Making the invisible visible with 3D-printable AR visors for COVID-19 testers.

Coronavirus is often labeled as an “invisible enemy”. We seek to make the invisible visible for front line medical workers collecting test swabs by providing timely and essential information through an augmented face shield.

We interviewed










Their problems are



Wearing layers of PPE is hot, glasses fog up. Need for protection around the wrist where gloves end, and shoes.



Wasted time tracking down patient background conditions in binders, charts and onsite. Knowledge about patient characteristics such as psychological, mood, behavior is essential for testers who may adjust their approach when collecting a swab (such as stabilizing a dementia patient).


Patient’s Condition

Broadly, nurses desired to know the combativeness or cooperativeness they might encounter from senior patients they are working with.

Existing solutions fail


Active filtration PAPR devices manage humidity and combine several PPE elements for a more comfortable experience but are expensive and quantities are limited compared to single-use PPE.


Binders and paper-based medical records can only be in one location at a time or used by one nurse. Locating these physical assets takes valuable time and supplies when multiple patients are waiting to be tested. Because they are physical assets, they can be possible sources of cross-contamination.

Front view of the Supervisor

Touch free operation

Using microphones inside the phone, personal assistants like Siri and Google, and the processing power of the cloud allows for audio commands and transcription.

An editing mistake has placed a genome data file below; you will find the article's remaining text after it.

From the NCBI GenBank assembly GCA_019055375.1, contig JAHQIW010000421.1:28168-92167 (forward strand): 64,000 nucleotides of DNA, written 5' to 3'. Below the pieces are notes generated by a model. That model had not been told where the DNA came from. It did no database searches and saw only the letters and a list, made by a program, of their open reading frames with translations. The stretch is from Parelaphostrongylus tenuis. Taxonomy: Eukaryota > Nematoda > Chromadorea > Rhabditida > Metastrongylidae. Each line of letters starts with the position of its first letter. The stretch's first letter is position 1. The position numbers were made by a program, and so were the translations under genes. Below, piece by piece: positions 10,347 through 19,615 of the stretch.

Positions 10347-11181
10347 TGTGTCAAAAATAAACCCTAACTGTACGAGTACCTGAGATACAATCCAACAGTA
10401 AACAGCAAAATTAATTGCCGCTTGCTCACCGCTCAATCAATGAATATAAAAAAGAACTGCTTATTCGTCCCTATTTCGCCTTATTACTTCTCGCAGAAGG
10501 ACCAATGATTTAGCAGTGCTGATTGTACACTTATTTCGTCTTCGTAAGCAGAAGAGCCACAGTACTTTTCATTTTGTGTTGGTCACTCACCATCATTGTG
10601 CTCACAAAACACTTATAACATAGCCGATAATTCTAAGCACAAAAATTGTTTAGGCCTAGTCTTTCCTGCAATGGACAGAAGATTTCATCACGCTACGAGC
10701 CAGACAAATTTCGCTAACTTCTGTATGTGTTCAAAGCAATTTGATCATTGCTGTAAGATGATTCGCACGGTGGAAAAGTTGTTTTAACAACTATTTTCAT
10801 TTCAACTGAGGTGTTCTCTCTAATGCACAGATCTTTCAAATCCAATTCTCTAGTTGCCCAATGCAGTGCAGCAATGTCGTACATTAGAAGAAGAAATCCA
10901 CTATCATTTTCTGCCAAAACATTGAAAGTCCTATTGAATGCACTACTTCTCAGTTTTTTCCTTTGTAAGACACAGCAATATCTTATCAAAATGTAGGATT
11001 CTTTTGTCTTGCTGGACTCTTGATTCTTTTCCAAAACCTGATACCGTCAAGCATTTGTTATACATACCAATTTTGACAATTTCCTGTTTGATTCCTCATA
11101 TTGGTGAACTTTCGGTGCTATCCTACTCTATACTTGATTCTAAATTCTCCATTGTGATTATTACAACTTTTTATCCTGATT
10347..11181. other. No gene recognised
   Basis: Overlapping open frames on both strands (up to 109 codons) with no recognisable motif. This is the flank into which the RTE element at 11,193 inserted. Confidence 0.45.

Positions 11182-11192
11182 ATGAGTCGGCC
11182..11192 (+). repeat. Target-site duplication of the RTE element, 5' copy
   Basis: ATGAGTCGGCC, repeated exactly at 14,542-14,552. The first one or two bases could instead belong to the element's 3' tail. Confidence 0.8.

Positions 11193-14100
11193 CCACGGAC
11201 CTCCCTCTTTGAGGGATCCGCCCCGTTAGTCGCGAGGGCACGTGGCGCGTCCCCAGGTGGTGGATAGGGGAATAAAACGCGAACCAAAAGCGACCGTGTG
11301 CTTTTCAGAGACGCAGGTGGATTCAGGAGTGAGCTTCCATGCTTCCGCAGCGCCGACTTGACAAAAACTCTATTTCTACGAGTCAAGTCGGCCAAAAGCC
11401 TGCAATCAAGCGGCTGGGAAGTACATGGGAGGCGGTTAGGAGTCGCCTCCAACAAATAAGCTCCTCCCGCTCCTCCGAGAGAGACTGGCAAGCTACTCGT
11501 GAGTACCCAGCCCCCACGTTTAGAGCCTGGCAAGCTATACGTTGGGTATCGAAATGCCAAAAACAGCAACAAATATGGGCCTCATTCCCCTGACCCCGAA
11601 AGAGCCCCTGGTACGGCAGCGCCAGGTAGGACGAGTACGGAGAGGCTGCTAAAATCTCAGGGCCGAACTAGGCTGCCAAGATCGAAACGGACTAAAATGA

The phone's camera is used to quickly capture information, such as taking photos of binders, test swabs, or patients. Leveraging existing face detection services in the cloud, patients can be privately identified.

SUPERvisor can be operated completely with gestures. The smarthphone’s camera detects basic hand gestures allowing the user to operate SUPERvisor without ever risking contamination.

Thanks to the phone’s connection to the Internet, storing and accessing photos, voice memos, patient data, or loading instructions for untrained testing personnel can be done efficiently and seamlessly.

Our design is compatible with a large variety of visor shapes. While many nurses told us they disinfect the face shield outer layer, SUPERvisor allows nurses with flexible options to reuse or quickly remove the outer sheet with a short pull.

Augmented Reality

for under $10

Our printable design seeks to empower the maker community to help produce a cost effective solution. We purposely focused on a design that only uses commonly found objects. This ensures the widest possible impact for our design, eliminating barriers of custom parts and single supplier shortages. Our design uses a commonly found mirror and transparent plastic foil to achieve the augmented reality projection. In doing so, our design is applicable to a wide range of applications and environments.

Augmented reality is an ideal application in healthcare settings because nurses and doctors are already wearing transparent face shields. Because seconds make the difference between life and death, critical information must be available to healthcare workers all the time. Supervisor brings the power of augmented reality to our front line health workers.

By utilizing the power of a smartphone’s processor and camera to cost efficiently produce an augmented reality experience, SUPERvisor introduces this promising technology where it is needed most.

Design Process

COVID-19 Design Challenge

Team Members

Franklyn Bucknor

Kailin Li

Xiaobai Ji

Abhi Ghavalkar

Roland Saekow

Titus Ebbecke

Personal Role

3D Renders

Concept Phase I Model

Video Editing

Presentation Layout

German Interviews

Press Mentions & Awards

„High-tech face shields don’t have to be expensive. This design proves it“ – Fast Company

2020 Fast Company Linda Tischler Award

2020 Fast Co. Innovation by Design – Student, Finalist

See the full project & user research at behance.

Behance Project